The subcultural sounds in particular in the otherwise clean-cut HafenCity quarter make the program and mooring combination especially interesting, but not everyone is a fan. In the case of the Stubnitz, however, the fight for space in the city is probably secondary, if not trivial. Instead, as so often happens with old ships, its focus is on the fight against rust.

Club Kraniche in Hammerbrook, Hamburg (2014)Museum für Hamburgische Geschichte, Historische Museen Hamburg

Kraniche

The Kraniche was the last club before the Elbe bridges, so to speak. The visitor had to know the exact location beforehand. Apart from the three red crane silhouettes on the front of the slim functional brick building, there was no other indication that a club had been established next to a gravel and building materials trade which invited visitors east of the city center to listen to a select range of electronic music, far away from the partygoers in St. Pauli.

The Club Brandshof in Hammerbrook, Hamburg (2014)Museum für Hamburgische Geschichte, Historische Museen Hamburg

Brandshof

The club known as the Brandshof was based in the warehouses of the former site of Schlesischen Dampfer Co. Berliner Lloyd AG, built according to plans by architect Otto Hoyer at the end of the 1920s, as part of the Brandshof office and commercial center. Around the end of the 2000s and at the start of the 2010s, an unusual range of electronic music was played here, including parties from the ranks of PLUX.

The Club Brandshof in Hammerbrook, Hamburg (2014)Museum für Hamburgische Geschichte, Historische Museen Hamburg

Brandshof, back  

Its central location is enclosed by train tracks, autobahn feeder roads, and the Billhafen bridge in the middle of an industrial area. The collection of buildings was purchased in 2008 by real estate agent Klausmartin Kretschmer, well-known in Hamburg media, and has since then been labeled a development project.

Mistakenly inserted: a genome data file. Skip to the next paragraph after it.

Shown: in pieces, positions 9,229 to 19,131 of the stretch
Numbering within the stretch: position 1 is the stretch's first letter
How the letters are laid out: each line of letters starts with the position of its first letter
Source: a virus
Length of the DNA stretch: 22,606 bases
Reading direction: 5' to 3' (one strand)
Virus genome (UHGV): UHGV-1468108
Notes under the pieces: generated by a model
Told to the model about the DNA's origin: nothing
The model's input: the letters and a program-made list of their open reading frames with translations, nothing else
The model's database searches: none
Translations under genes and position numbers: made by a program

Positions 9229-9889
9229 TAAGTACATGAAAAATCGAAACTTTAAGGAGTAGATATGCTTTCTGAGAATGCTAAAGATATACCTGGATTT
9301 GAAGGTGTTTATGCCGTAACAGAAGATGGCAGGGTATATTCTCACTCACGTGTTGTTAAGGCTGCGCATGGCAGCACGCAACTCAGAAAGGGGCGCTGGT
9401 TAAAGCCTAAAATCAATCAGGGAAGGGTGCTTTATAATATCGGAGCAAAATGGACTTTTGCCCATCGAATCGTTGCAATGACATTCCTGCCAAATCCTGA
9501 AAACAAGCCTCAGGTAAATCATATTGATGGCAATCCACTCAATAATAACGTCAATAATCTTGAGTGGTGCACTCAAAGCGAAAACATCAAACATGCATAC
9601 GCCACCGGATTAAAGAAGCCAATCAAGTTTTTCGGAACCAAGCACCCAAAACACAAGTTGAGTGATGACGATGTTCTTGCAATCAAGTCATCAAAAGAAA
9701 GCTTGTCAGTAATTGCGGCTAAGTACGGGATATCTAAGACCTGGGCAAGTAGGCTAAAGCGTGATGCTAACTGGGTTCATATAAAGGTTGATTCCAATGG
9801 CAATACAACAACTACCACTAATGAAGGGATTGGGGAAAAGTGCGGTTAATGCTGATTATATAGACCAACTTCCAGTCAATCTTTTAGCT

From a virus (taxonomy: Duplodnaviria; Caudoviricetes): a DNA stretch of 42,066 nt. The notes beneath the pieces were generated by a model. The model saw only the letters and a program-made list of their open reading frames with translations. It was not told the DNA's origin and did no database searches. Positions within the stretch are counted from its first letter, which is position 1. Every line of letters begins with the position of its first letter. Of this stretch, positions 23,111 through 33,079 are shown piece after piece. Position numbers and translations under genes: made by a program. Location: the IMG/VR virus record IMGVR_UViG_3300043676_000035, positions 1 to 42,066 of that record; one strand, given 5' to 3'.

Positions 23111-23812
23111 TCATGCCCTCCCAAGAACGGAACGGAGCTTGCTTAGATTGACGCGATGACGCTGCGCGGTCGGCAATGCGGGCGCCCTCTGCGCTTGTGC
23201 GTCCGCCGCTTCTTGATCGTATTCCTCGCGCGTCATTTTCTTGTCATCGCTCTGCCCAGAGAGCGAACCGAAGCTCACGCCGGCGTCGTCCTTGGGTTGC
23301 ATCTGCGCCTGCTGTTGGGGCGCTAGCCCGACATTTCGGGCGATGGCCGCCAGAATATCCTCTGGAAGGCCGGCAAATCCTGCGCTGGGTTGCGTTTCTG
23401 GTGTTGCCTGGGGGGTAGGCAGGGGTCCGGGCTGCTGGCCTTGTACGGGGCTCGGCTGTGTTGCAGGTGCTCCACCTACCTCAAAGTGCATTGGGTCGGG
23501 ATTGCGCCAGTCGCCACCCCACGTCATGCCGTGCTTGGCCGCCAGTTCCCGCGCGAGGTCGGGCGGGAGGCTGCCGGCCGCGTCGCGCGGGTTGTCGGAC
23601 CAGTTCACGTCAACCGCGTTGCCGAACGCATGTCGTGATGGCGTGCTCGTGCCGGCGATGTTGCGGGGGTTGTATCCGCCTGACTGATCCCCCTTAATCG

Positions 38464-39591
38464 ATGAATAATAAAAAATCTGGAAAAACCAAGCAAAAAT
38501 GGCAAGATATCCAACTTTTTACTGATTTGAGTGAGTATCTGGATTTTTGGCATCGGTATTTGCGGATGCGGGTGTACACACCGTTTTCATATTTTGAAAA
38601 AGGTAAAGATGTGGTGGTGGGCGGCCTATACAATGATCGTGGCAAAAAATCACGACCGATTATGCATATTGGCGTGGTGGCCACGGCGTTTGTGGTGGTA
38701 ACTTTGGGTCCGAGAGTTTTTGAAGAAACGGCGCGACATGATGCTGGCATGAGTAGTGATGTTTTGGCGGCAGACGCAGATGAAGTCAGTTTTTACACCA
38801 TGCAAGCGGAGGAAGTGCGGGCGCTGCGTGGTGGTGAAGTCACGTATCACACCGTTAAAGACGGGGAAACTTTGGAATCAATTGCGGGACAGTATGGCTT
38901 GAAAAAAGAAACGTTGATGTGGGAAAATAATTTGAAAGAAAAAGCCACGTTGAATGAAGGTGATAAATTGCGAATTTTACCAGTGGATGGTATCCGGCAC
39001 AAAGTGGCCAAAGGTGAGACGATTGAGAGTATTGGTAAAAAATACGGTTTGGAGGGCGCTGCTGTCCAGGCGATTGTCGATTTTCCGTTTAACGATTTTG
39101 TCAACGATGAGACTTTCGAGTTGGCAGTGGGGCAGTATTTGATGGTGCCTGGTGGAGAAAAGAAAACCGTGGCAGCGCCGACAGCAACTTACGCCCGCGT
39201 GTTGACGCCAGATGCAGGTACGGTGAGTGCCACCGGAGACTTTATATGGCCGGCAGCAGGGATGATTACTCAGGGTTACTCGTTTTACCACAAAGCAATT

Frappant e.V.

The Frappant isn't a traditional music location, but it's one of the best examples of the fight for space for art, culture, and music in Hamburg. In 2003, the Karstadt company on Großen Bergstraße in Hamburg-Altona closed, which marked the beginning of the end for the entire building complex. Indeed, it became a space for temporary concepts, and artists and creatives moved into the spaces under short-term rental contracts. Clubs such as the Hafenklang whose own building was renovated found freedom in the Frappant—the same as the Klick, a club for electronic music.

In 2009, Frappant e.V. was founded as a community advocacy group. In 2011, furniture company IKEA purchased the so-called Frappant complex. From this point on it became a top business location in the Altona-Altstadt district, which had been declared a redevelopment area by the federal state government just a few years before. Tough negotiations between the city, artists, and real estate owners around the future of the group's space began. In the end, the Frappant complex was demolished, and IKEA constructed an inner-city branch in Altona.

Building of Frappant in Altona, Hamburg (2014)Museum für Hamburgische Geschichte, Historische Museen Hamburg

Artists found a new home in the Viktoria-Kaserne on Zeisewe

Artists found a new home in the Viktoria-Kaserne on Zeiseweg. This was eventually purchased by the city, no less, and is now under cooperative ownership. The music can continue to be heard in the so-called tiled room of the Kaserne.  

Entrance of the Prinzenbar in St. Pauli, Hamburg (2014)Museum für Hamburgische Geschichte, Historische Museen Hamburg

Clubs in St. Pauli

Entrance of the club EGO, Hamburg (2014)Museum für Hamburgische Geschichte, Historische Museen Hamburg

EGO

EGO on Talstraße was a frequently visited club for electronic music in the late 2000s and early 2010s. The styling of the club along the street is particularly notable. There is no sign pointing to the entrance. The entrance can only be recognized by those in the know by the black building front.

Entrance of the club EGO, Hamburg (2014)Museum für Hamburgische Geschichte, Historische Museen Hamburg